CENTER FOR U.S. WAR
VETERANS' ORAL HISTORIES
Vietnam War / Cold War / Desert Storm Oral History Interview
US Army, 75th Ranger Regiment / Special Forces
Date: January 30, 2017
Interviewer: Carol Fowler, William Elwell
Summarizer: William Elwell
Stanley Perlman served in the United States Army, on active duty and in the National Guard, from December of 1964 through May of 1996, retiring with the rank of first sergeant. During his career, he served as an army ranger in the Second Battalion, Seventy-fifth Ranger Regiment, and then in the Special Forces, earning a Silver Star and a total of five Purple Hearts in the Vietnam War.
Perlman was born in September of 1944 at Manhattan’s Beth Israel Hospital. His father was a paratrooper in B Company of the 506th Parachute Infantry Regiment, a unit of the famed 101st Airborne Division. While his father was overseas, Perlman’s family moved to Brooklyn, where he was raised. The senior Perlman served in combat from the Normandy invasion through the Arnhem operation, and he was at Bastogne during the Battle of the Bulge. Perlman recalled that his father “didn’t really want to talk about it,” and that even after his own first tour in Vietnam, his father continued to keep many of his war experiences to himself.
After high school, Perlman attended Pace College (now University) where he received a degree in accounting. He was drafted on December 7, 1964, “literally a day after [he] graduated college.” Two weeks later, Perlman entered the Army. The experience was “different,” due to “being outdoors that much” and “being regimented,” but he was not uncomfortable because of his father’s service. He went through basic and advanced infantry training at Fort Jackson, near Columbia, South Carolina and then attended jump school at Fort Benning, Georgia, which was special to him, as his father had been a paratrooper.
While awaiting further orders, Perlman “noticed two guys at the PX who had this look, this confidence,” and he found that they had just graduated from the Army Ranger School. He then asked his first sergeant what his chances of joining the Rangers were. Since Perlman had already completed jump training, he was quickly accepted. He went through Ranger training at Fort Jackson and Fort Benning, as well as desert training at Fort Hood, Texas, swamp training in Georgia, and mountain training in Alaska.
Following graduation, Perlman was assigned to a company of the Second Ranger Battalion in Hawaii, which was attached to the Twenty-fifth Infantry Division. He recalled that the Twenty-fifth, also known as the “Tropic Lightning” Division, was “at the time… the only division trained for jungles.” Maneuvers were intensive in Hawaii, but since the Ranger company was “attached” its members were never fully integrated into the division. Service in Hawaii was significant to Perlman, due to the Pearl Harbor attack almost a quarter century earlier. He was able to take leave in Honolulu twice, including right before he was deployed to Vietnam.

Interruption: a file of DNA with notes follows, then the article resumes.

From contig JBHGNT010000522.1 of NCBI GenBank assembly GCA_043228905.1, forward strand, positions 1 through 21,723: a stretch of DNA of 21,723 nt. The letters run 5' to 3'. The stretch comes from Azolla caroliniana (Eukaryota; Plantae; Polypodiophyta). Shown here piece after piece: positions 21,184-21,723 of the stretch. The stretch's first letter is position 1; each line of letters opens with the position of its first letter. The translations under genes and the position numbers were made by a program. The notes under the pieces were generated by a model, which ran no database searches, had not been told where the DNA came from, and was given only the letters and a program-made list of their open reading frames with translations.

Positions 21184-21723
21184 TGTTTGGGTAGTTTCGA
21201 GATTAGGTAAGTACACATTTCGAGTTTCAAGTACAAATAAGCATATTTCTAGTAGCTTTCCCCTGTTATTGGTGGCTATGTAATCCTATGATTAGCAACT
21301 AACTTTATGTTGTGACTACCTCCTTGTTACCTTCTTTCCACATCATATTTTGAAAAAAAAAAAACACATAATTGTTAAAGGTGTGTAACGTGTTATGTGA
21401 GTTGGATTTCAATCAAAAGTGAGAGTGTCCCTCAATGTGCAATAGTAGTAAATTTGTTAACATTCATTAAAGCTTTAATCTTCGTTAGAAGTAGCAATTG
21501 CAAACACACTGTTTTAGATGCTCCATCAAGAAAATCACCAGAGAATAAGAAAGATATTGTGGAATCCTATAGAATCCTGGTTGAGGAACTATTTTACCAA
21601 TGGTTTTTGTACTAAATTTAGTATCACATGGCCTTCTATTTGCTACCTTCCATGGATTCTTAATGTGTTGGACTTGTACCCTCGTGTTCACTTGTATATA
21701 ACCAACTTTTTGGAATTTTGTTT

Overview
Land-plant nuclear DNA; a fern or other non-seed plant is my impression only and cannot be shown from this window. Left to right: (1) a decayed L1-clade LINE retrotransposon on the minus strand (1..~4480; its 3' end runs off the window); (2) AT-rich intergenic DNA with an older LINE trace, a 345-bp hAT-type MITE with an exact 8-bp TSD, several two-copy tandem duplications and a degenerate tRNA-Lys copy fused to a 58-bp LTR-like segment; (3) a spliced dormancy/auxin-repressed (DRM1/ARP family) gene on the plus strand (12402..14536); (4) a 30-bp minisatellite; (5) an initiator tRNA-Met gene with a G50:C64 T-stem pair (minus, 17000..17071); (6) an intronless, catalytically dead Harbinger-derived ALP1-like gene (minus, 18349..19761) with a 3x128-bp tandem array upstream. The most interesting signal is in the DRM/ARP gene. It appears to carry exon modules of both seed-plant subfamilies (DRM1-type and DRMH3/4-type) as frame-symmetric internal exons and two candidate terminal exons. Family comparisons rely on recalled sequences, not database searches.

Perlman’s Ranger company was attached to the First Battalion, Fourteenth Infantry Regiment, and they arrived by ship at Cam Ranh Bay, Vietnam in December, 1965. Told their deployment was a secret, Perlman and his comrades were surprised to see, as they debarked, signs hung everywhere reading, “Welcome Fourteenth Infantry!” His company and other elements of the Fourteenth Infantry formed the Third Brigade of the Twenty-fifth Infantry Division, stationed at Pleiku.
Combat operations began ten days after arrival “due to the Twenty-fifth Division’s jungle training,” as opposed to a two month learning curve for other deployed units. Perlman’s first night at Pleiku was highlighted by hostile rocket fire. A rocket impact blew him out of his makeshift “two by two by you” shelter, and “hit the foxhole behind [him]; there were two people in it, direct hit. And we couldn’t tell what they were. We lost two people our first night.”
The first offensive missions “were relatively short, maybe four or five days,” and the Rangers “went out as a unit.” Most took place in the Ia Drang Valley, made famous only a month prior with the air assault and stand of Lt. Col. Harold G. Moore’s First Battalion Seventh Cavalry Regiment of the First Air Cavalry Division. Initial operations evolved into Long Range Reconnaissance Patrols (LRRPs), in which five-man, lightly-armed detachments of Rangers spent periods of five to fifteen days searching for evidence of enemy movement through the jungle. Information was relayed to headquarters via radio around once a day, and if the squad was outside normal radio range, a Forward Air Controller would fly above the area to establish contact. These patrols were dangerous, with a high chance of enemy contact, “no medic, [not] much sleep,” and little chance of emergency evacuation. Perlman noted that: “Of our original platoon of forty seven, only about thirteen of us came home. Not too good.” Counting wounds, he said, the “total casualties for the unit made 100 percent.”
Perlman received his first Purple Heart after being shot in the chest by a female Vietnamese sniper. The wound nearly killed him. He recalled that: “As my heart contracted, the bullet hit,” allowing for the bullet to avoid causing further damage as it would had his heart not contracted. The bullet, however, did hit his left lung. As a Ranger, he was not sent home for a serious wound because “there weren’t that many Rangers,” and therefore, not many replacements. The medic kept his finger in the hole in Perlman’s chest to “keep the air from getting in,” and he was quickly evacuated by helicopter. Perlman spent time in hospitals in Pleiku and underwent surgery at the facilities of the Thirty-sixth Evacuation Hospital near Saigon. After three weeks of recovery, he returned to his unit.